JR

3 minute read

[Screenshot of inventoried replicated folders and their corresponding backlog counts][1]
Inventoried replicated folders and their corresponding backlog counts

Before you even get started, make sure your Powershell execution policy is set to RemoteSigned for your standard AND x86 Powershell console; Check_MK will generally execute PS scripts from the x86 console, so it’s critical to set the policy for both:

  1. Start > Accessories > Windows PowerShell
  2. Right-click ‘Windows PowerShell (x86)’, select ‘Run As Administrator’
  3. Execute: Set-Execution Policy RemoteSigned
  4. Repeat the same steps above, but for the standard ‘Windows PowerShell’ console.

Next you’ll need to configure the Check_MK_Agent Service along with WMI and Component Services Security settings:

  1. Configure the ‘Check_MK_Agent’ service to utilize a domain user account (non-administrative). Make certain the ‘Log On As’ user is a member of a security group configured for WMI/COM access. Restart the service when modifying ‘Log On As’ account
  2. Each DFS Replicated folder has two or more Sending or Receiving members. These members can be determined by examining the replication group connections in the DFS management console.
  3. Perform the following security/access edits for all DFS Sending/Receiving members of a replication group (it will fail if you don’t do this for every replication member)
    1. Update WMI Security
      1. Start > Run > wmimgmt.msc
      2. Right-click ‘WMI Control’ > Select ‘Properties’
      3. Select ‘Security’ Tab
      4. Navigate to the proper ROOT\MicrosoftDfs namespace and click the ‘Security’ button
      5. Click ‘Adavanced’, Click ‘Add’ and enter the user or security group used for WMI access
      6. Select the following ‘Allow’ permissions:
        1. Execute Method
        2. Enable Account
        3. Remote Enable
        4. Read Security
    2. Update Component Services Security
      1. Start > Administrative Tools > Component Services
      2. From the Console Root, navigate to ‘Component Services’ > ‘Computers’ > ‘My Computer’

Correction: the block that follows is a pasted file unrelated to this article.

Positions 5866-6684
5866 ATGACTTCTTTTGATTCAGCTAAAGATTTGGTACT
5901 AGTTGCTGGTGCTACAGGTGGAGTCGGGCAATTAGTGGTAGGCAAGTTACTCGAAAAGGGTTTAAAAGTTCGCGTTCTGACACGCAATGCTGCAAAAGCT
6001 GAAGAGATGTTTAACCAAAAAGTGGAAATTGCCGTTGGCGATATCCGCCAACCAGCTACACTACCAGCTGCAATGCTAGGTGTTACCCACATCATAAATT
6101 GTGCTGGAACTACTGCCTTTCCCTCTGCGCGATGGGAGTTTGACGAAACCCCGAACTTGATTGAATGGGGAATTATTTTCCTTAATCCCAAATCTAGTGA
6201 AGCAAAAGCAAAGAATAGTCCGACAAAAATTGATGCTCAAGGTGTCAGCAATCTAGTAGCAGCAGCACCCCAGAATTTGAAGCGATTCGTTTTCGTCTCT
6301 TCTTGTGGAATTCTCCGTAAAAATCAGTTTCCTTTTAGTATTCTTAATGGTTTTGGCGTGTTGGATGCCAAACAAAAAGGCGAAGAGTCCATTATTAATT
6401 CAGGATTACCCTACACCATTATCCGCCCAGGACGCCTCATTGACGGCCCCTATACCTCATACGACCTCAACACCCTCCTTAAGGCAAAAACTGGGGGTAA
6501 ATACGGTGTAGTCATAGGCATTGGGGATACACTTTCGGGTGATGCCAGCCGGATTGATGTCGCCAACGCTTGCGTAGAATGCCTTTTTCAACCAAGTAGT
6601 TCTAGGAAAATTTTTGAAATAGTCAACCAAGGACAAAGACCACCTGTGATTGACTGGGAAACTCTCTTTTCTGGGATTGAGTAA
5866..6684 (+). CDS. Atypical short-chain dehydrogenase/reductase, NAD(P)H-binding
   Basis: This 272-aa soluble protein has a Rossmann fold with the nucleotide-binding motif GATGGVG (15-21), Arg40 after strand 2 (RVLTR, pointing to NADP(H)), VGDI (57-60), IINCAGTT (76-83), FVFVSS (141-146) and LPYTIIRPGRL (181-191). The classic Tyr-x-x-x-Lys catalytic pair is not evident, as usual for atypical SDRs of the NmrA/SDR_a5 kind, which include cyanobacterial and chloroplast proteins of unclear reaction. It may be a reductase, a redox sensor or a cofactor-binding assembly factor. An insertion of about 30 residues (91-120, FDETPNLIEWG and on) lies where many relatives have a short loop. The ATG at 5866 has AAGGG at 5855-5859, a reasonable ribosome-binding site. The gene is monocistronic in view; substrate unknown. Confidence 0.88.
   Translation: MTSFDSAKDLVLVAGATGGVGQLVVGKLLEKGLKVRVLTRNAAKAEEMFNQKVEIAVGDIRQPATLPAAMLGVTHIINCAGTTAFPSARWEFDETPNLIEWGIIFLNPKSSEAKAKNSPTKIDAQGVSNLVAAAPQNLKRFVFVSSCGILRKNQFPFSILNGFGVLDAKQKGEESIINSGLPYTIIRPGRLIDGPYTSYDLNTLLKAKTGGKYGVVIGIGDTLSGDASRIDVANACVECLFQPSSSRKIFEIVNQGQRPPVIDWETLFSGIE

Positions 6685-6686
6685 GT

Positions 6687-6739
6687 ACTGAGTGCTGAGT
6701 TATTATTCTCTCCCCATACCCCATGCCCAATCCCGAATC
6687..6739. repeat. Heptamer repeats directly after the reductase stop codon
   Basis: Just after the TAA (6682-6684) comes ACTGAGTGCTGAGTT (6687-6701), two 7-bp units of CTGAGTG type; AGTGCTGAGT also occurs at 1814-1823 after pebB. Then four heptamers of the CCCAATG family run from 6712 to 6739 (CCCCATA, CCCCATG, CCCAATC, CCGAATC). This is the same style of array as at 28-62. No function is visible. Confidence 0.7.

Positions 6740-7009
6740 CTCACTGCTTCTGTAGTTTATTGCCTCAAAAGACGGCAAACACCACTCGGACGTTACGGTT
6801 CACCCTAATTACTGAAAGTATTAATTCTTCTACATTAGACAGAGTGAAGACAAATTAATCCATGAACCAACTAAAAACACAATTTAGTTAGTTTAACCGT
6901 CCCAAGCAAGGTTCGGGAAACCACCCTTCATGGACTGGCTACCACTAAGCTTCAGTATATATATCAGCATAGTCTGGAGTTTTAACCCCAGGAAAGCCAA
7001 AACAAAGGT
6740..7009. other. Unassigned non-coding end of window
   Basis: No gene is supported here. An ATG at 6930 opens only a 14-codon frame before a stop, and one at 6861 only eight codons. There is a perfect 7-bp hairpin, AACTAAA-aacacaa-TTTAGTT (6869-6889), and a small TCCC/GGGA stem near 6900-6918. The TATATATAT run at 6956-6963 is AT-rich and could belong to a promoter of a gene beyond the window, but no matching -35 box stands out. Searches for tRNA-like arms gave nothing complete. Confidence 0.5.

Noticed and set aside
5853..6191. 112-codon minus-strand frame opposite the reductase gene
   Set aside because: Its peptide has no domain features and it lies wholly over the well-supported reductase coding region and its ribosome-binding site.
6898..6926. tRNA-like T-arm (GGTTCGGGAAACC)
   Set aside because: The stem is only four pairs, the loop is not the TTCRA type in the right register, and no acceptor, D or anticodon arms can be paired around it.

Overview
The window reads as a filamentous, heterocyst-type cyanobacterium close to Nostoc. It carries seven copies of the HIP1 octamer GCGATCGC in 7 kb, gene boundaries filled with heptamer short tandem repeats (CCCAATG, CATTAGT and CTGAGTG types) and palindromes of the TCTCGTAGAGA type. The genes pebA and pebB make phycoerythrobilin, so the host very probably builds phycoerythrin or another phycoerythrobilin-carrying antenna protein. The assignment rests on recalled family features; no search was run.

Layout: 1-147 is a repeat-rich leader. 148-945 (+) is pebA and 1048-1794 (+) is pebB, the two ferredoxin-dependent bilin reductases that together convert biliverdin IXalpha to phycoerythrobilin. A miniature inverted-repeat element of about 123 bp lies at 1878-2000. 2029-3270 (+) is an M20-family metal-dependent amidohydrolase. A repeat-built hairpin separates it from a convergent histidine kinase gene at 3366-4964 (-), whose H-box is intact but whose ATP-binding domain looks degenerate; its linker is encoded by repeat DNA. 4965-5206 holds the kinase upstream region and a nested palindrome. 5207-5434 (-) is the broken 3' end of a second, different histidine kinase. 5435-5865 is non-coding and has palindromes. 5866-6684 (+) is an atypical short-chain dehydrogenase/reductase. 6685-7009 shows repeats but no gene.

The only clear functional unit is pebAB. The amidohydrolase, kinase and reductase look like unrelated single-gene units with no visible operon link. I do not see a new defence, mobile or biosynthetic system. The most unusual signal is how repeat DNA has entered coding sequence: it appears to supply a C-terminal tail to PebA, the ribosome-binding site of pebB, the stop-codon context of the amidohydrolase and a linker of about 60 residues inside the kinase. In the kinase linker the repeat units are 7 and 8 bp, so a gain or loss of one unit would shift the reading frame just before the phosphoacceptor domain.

3. Right-click ‘My Computer’,  select ‘Properties’
      4. Select the ‘COM Security’ tab.
      5. For both ‘Access Permissions’ and ‘Launch and Activation Permissions’, click ‘Edit Limits’ and add the user/group. ‘Allow’ all available permissions. Click OK and close all open windows.
  4. Verify you can successfully poll DFS replication group counts by running a Powershell terminal as the ‘Log On As’ account you specified for the check_mk_agent service. Execute the script below. If you’re receiving backlog counts for each and every RG connection then everything is configured and you’re ready to copy the PS script to the check_mk/local directory.
  5. An additional note: if you have a TON of replication groups (like I do), then I highly suggest downloading the Check_MK agent Innovation release and tweaking the local check timeout & cache settings. This will help, but likely not solve, issues with backlog check timeouts. An alternative is using a scheduled task for backlog counts, output to a status file, and use a simple ‘Get-Content’ in PS to output the status file contents when requested by check_mk

https://gist.github.com/liveaverage/6324046

$computer = [System.Net.Dns]::GetHostName()
$Computer = [System.Net.Dns]::GetHostName()

# Fix issue with console text wrap:
$Host.UI.RawUI.BufferSize = New-Object Management.Automation.Host.Size (500, 300)

$OK = 0
$Warn = 1
$Crit = 2
$Unk = 3

#Warning/Critical Backlog [File] Counts:
$w_count = 350
$c_count = 700

[string]$RGName = ""
[string]$RFName = ""

$DebugPreference = "SilentlyContinue"
$ErrorActionPreference = "SilentlyContinue"

#region DFSQuery

### These thresholds are irrelevant for the local Check_MK thresholds (native to Steve Grinker's script):
[int]$WarningThreshold = 50
[int]$ErrorThreshold = 500

Function PingCheck
{
    Param
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